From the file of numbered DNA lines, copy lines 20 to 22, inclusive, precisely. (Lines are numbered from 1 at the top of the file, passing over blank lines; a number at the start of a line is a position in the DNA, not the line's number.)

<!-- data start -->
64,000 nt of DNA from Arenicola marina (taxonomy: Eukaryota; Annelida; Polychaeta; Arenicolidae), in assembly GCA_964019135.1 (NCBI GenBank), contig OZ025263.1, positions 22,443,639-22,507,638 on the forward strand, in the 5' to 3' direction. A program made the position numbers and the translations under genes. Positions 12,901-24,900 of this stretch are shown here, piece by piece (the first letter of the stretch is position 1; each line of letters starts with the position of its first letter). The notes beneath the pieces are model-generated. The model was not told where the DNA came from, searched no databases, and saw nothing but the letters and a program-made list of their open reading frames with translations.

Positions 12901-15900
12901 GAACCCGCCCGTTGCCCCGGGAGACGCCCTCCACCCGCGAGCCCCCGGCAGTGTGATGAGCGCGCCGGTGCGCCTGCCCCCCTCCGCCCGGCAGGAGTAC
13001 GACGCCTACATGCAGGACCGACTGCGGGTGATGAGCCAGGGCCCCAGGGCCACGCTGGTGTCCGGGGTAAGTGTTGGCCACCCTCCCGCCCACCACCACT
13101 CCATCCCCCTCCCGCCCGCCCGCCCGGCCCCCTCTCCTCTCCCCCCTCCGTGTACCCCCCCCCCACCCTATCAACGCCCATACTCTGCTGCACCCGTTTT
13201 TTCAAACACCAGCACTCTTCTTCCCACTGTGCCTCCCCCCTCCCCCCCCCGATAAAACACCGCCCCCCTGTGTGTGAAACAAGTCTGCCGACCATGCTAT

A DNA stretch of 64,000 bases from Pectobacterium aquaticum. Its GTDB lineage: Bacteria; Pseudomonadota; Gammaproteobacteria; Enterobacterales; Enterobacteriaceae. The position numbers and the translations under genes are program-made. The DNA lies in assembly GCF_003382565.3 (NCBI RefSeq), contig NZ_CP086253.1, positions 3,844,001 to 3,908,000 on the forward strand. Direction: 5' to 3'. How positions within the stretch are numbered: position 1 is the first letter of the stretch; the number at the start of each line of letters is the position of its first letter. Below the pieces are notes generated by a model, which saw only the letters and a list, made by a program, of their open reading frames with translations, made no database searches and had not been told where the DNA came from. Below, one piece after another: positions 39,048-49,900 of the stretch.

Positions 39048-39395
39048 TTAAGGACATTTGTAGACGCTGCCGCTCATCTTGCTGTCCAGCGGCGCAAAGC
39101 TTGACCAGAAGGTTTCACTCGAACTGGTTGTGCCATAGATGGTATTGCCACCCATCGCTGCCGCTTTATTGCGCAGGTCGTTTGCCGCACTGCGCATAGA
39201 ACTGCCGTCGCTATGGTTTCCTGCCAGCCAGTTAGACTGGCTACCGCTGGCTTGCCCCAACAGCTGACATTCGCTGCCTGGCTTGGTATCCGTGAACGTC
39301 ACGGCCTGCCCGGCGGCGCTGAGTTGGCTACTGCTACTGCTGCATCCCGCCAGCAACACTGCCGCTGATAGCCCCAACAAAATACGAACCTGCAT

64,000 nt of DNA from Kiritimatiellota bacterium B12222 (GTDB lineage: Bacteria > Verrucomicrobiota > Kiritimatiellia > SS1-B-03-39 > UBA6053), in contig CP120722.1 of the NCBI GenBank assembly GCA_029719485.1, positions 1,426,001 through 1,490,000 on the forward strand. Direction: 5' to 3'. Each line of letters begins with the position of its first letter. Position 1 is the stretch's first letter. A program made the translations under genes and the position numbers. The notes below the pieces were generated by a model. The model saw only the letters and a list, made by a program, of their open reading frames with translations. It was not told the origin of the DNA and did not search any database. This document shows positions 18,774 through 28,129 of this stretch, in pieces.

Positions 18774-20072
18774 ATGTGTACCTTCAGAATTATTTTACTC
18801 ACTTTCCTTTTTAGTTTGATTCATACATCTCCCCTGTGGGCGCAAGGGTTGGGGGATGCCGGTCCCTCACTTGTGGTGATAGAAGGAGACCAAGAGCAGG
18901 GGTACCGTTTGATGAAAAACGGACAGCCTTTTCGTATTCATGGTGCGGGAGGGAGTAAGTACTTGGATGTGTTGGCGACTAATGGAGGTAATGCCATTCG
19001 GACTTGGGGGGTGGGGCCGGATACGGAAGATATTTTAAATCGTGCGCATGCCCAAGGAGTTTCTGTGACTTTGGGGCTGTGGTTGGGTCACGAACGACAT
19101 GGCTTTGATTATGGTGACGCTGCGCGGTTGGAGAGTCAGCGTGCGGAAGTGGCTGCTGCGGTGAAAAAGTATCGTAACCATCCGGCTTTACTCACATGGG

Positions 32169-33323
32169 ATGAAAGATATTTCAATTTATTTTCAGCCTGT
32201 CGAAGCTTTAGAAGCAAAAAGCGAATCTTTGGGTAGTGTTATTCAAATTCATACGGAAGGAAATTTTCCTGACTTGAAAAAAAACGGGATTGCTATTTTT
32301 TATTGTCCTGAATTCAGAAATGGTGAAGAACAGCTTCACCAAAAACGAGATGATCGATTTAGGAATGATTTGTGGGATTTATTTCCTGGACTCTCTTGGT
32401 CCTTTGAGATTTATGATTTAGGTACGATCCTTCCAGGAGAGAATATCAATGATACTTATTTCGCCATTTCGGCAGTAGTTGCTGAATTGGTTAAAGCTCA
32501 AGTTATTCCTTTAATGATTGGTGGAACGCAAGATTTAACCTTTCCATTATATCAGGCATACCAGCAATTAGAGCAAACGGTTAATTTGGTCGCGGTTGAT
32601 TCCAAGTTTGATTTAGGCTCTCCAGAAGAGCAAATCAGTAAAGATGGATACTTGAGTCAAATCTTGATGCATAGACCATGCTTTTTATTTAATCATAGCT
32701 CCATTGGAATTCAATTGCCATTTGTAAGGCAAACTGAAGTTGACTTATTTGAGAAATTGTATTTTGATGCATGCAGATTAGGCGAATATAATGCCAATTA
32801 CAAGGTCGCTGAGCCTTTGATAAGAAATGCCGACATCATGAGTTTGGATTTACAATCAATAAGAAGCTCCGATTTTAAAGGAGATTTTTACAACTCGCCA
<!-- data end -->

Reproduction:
Positions 32169-33323
32169 ATGAAAGATATTTCAATTTATTTTCAGCCTGT
32201 CGAAGCTTTAGAAGCAAAAAGCGAATCTTTGGGTAGTGTTATTCAAATTCATACGGAAGGAAATTTTCCTGACTTGAAAAAAAACGGGATTGCTATTTTT